I don't use one but I subscribe to Consumer Reports. I see they have one at a fairly reasonable price ($250) that is rated quite highly (#3) - Honeywell HPA300 Air Purifier. The top rated one is the Blueair Classic 605 at $830, followed by the Blueair Blue Pure 211+ Air Purifier at $300. Those are the top 3.
If you have a particular one in mind I could look it up.
I use the Honeywell brand, they have different sizes depending on the room. I have two, purchased at the same time and I am happy with them. The Honeywell has a carbon prefilter that gets the larger dust particles and removes the bad smells out of the air. The second filter is a HEPA filter and gets the fine particles that are the real problem.
The carbon filter needs to be replaced quarterly, the HEPA filter yearly. The machine has an indicator on it letting you know when to replace the filters. I usually vacuum the prefilter a few times before replacing it. The replacement HEPA filters are expensive. All true HEPA filters are expensive. There is a combo package that sells the carbon filters and the HEPA filter together. With this you need to cut the prefilters to size. This isn't difficult but I would rather have pre-cut filters.
A friend of mine purchased a VERY expensive air purifier, but he has some lung issues, he wanted top of the line. I will ask him the name and get back to you.
EDIT: If you watch the video below he shows the expensive air purifier he purchased, a less expensive unit along with the air purifier he made.
You can always make your own. (This is my friend from the above comment) He has several air filters.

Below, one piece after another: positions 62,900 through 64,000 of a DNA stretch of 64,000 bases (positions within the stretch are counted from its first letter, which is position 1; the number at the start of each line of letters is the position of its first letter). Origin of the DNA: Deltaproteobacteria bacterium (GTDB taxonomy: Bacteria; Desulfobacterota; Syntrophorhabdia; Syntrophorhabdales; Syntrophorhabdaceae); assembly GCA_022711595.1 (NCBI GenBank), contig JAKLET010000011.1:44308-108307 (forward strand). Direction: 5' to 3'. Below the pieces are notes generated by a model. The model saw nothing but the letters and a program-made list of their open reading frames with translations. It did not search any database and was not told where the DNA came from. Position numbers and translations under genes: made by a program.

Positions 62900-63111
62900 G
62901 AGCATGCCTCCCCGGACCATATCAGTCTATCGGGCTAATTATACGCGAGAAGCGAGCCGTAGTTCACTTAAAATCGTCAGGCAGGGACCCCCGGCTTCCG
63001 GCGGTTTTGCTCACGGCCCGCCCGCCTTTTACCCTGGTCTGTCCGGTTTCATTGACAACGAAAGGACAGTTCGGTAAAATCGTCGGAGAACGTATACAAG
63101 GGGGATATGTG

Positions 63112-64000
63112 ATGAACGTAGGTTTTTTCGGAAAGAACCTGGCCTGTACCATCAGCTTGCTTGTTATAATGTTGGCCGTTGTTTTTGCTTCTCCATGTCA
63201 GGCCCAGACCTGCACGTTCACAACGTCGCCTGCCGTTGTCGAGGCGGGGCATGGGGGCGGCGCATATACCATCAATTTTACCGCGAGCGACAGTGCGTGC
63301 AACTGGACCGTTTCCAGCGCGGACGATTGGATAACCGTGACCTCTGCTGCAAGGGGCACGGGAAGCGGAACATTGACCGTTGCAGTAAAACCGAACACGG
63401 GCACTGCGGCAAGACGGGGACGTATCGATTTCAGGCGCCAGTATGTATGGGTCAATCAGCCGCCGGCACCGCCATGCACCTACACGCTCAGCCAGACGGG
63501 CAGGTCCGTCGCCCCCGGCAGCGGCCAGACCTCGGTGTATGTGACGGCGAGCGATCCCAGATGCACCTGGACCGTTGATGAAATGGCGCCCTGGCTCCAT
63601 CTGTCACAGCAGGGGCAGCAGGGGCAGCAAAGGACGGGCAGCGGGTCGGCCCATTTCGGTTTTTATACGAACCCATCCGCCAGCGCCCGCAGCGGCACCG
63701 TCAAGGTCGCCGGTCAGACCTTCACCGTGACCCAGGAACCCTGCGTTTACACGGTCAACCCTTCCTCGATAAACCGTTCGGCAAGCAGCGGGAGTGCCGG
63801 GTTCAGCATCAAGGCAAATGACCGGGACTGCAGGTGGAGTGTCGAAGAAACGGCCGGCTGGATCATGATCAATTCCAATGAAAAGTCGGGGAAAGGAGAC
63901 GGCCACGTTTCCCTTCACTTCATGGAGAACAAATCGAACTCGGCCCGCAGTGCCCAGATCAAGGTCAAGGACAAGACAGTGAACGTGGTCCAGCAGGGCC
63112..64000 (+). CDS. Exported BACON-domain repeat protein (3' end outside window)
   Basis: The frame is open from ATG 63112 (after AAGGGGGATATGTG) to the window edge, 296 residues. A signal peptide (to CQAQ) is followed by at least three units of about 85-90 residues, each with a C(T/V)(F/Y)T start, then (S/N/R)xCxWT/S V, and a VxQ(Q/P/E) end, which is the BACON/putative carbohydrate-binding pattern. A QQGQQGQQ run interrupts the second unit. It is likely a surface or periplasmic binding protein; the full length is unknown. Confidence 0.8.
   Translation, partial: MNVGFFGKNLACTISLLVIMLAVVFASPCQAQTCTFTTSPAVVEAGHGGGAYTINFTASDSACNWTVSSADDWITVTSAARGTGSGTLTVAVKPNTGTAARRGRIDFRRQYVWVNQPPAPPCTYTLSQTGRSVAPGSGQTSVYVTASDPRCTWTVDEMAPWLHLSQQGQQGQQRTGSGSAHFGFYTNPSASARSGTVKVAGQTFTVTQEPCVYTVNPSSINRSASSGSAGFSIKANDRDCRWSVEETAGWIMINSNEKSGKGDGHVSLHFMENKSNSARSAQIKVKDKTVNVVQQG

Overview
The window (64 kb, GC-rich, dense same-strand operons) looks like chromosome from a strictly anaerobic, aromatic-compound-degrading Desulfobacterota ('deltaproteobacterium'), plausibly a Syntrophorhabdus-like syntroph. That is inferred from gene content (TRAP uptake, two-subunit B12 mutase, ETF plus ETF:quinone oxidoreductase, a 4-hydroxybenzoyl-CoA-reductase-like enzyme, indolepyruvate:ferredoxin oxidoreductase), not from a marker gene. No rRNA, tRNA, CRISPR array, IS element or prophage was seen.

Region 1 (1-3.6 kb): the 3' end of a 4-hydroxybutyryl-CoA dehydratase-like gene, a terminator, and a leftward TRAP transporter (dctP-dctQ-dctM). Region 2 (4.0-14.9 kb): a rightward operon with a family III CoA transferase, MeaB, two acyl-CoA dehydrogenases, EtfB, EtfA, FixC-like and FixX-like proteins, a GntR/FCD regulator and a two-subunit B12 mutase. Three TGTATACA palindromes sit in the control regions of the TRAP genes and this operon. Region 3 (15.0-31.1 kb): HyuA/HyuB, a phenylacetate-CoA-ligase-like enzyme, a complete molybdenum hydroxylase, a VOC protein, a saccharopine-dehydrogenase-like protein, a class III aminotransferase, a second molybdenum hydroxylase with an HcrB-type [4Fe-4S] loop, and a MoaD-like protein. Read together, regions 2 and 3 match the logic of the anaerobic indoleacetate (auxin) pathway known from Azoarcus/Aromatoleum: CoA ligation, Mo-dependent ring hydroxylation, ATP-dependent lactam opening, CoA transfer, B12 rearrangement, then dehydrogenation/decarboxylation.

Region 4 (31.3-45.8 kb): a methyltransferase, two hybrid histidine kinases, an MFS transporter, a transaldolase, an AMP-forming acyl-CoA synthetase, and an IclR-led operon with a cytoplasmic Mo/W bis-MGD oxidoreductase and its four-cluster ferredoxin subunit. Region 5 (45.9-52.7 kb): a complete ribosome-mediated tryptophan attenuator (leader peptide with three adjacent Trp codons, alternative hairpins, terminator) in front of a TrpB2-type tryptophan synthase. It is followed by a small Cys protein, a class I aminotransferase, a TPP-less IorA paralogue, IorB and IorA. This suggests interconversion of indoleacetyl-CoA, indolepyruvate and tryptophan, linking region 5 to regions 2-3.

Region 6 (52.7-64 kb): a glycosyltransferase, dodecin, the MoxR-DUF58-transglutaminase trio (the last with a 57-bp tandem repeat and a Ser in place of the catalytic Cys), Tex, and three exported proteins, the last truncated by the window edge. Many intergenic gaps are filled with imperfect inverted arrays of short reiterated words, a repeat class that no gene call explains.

I made one of these filters as well.
That is a good idea IF you can't afford a honeywell type HEPA filter. Hepa filters alone remove 99.9% of airborne dust partials, The only thing I would add to that is a carbon filter as well for VOC's (volatile organic compounds). I also use a (surround air surroundair.com) purifier that uses ozone generator, it does remove odors very well along with the carbon filter it has.
I've read we breath in 2500 gallons of air per day. Wow! So if your sleeping with a cpap/ bypap or whatever, that is using the room air as a pressurized force into your lungs, and the air has contaminates other than 'dust', you could see how that would play into your overall health. It's a good investment. But if your one of those (the fan noise keeps me awake) kind of folks, find one with a quiet setting for sleep. Surround air is pretty quiet on the low setting.
Jeremy, My CPAP machine, AirSense 10, has a small air filter built in. It isn't HEPA but it helps reduce some garbage before it gets to the machine. I did notice that the filter on my last machine wasn't as dirty after I started using the Honeywell air filter. The reason why the prices have increased is supply and demand, with COVID more air filters are selling, prices go up. It is winter in the Northern Hemisphere as well, and when people are stuck in doors people worry more about air quality.
tallullahjo (I don't know if you have returned to the forums) An article about different air purifiers. I don't trust most "best of" articles on any item, there are many and each article produces different results. If there was any science behind the article there would be one or two devices across all articles that stand above the others. However, knowledge is power, getting as much information as possible is helpful. https://www.thegoodtrade.com/features/best-home-air-purifier
Not sure why this thread popped up as unread, but it reminds me of the Blocked Filter thread. There are replacement filters on Amazon that claim to be finer than the standard filter in the machine. Here is an example for the ResMed. These ones are not advertised as the fine ones, but I bought them and they are quite a bit finer than the standard ones that came with the machine.
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